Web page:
Greenland’s Glaciers Are Melting Way Faster Than We Thought: Study

The ice caps in Greenland are melting at a much higher rate than scientists previously thought, one that could profoundly affect major oceanic currents, according to a new study published in the Nature Journal.

The study, which analyzed “236,328 manually derived and AI-derived observations of glacier terminus positions collected from 1985 to 2022,” found that recent models have underestimated the totality of Greenland’s glacial retreat by as much as 20 percent. The area studied had lost approximately 5,000 square kilometers of ice, or more than 1,000 metric gigatons, since 1985. This — combined with other studies tracking yearly glacial melt, points to a rate of loss of 30 million metric tons of ice every hour.

While portions of Greenland’s glacial ice sheets exist underwater and are not currently having a dramatic impact on sea levels, the study warns that the rate of melting “is sufficient to affect ocean circulation and the distribution of heat energy around the globe.”

“Although the ice loss associated with glacier terminus retreat has had a minimal direct effect on sea-level rise, it is often a precursor to accelerated glacier flow into the ocean,” the study’s brief says.

Chad Greene, a lead author on the study and a scientist at NASA’s Jet Propulsion Laboratory (and the musician behind the upcoming album “The Iceman Strummeth”), explained that “when the ice at the end of a glacier calves and retreats, it’s like pulling the plug out of the fjord, which lets ice drain into the ocean faster.”

“The changes around Greenland are tremendous and they’re happening everywhere – almost every glacier has retreated over the past few decades,” Greene added in a statement to The Guardian, It makes sense that if you dump freshwater onto the North Atlantic Ocean, then you certainly get a weakening of the [Atlantic Meridional Overturning Circulation current (Amoc)], though I don’t have an intuition for how much weakening.”

In 2018, scientists warned that the Amoc current was weakening, something that could have catastrophic implications for weather patterns and global oceanic current patterns, should it collapse. As American researcher Jason Box told Rolling Stone that same year in a profile exploring his research on Greenland’s glaciers, ice is “nature’s thermometer.”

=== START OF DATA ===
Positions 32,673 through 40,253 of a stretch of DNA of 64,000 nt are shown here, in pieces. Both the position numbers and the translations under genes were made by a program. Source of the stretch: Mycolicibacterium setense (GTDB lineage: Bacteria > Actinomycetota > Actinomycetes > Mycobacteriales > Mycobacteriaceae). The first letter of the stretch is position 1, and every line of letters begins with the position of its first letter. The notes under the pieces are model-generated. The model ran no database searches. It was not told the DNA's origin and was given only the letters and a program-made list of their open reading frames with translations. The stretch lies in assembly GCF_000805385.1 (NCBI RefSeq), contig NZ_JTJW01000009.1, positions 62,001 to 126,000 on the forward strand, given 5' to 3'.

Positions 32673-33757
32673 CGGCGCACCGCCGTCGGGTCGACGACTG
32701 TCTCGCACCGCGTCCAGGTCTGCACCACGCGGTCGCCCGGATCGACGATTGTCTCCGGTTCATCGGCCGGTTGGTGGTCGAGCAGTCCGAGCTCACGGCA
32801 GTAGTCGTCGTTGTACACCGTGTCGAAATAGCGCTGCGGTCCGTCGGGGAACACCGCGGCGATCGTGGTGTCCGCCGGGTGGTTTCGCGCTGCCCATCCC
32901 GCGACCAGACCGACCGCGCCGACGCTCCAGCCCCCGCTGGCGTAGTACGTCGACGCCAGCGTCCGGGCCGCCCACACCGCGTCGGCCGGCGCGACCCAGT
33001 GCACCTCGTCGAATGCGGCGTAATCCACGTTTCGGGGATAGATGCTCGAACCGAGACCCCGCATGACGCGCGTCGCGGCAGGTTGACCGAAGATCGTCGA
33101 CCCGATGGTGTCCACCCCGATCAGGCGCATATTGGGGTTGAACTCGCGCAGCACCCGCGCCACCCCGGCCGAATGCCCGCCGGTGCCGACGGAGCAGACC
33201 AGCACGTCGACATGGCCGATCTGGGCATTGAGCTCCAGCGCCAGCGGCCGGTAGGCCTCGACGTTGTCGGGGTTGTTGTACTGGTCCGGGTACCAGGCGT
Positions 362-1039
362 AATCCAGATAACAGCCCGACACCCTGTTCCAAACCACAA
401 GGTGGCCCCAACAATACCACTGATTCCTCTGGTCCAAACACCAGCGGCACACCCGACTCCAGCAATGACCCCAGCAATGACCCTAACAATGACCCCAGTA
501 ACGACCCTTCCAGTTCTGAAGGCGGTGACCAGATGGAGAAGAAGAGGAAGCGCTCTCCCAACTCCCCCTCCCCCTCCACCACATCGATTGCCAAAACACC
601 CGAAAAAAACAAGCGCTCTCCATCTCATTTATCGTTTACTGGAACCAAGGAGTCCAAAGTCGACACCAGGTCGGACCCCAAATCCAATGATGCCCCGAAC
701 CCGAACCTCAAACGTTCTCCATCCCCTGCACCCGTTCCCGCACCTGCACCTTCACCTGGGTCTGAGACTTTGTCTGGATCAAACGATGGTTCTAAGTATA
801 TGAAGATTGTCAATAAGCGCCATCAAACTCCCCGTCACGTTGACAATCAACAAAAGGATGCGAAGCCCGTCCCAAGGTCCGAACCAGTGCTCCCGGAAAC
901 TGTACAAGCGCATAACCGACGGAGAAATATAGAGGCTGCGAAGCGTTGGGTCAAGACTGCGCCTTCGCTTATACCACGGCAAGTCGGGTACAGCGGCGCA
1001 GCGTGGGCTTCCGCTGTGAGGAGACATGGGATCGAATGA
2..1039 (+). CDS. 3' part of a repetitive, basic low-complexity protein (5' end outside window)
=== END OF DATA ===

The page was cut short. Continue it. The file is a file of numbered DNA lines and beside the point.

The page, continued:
“It’s not political. As the world heats up, ice melts. It’s very simple … We are heading into uncharted terrain,” Box said. “We are creating a different climate than the Earth has ever seen before.”

The new study comes shortly after researchers determined that 2023 was the hottest year in recorded history by a significant margin, and as the international community continues to struggle to reach a consensus on the measures necessary to prevent widespread climate catastrophe.

Last month, nations at the UN’s 2023 global climate summit, COP28, signed a historic agreement to “transition away” from fossil fuels and achieve net-zero emissions by 2050. The deal was the subject of tense negotiations at the summit and almost fell apart due to efforts from oil-exporting nations to remove language calling for a full “phase out” of fossil fuel energy resources.

During the conference, the International Cryosphere Climate Initiative — which studies global ice sheets — hosted a pavilion exclusively dedicated to the discussion of climate change impacts related to the Earth’s frozen landscapes. At the end of the conference, an open letter from the group urged the governments meeting at the convention to “move forward both urgency and ambition in mitigation of climate change due to the response of the various components of the Cryosphere — ice sheets, glaciers, snow, permafrost, sea ice and also polar oceans.”

Should they fail to act, the letter warns, “world leaders are de facto deciding to burden humanity for centuries to millennia by displacing hundreds of millions of people from flooding coastal settlements; depriving societies of life-giving freshwater resources, disrupting delicately-balanced polar ocean and mountain ecosystems; and forcing future generations to offset long-term permafrost emissions.”

“This continued rise in CO2 is unacceptable,” the letter concludes. “The melting point of ice pays no attention to rhetoric, only to our actions.”

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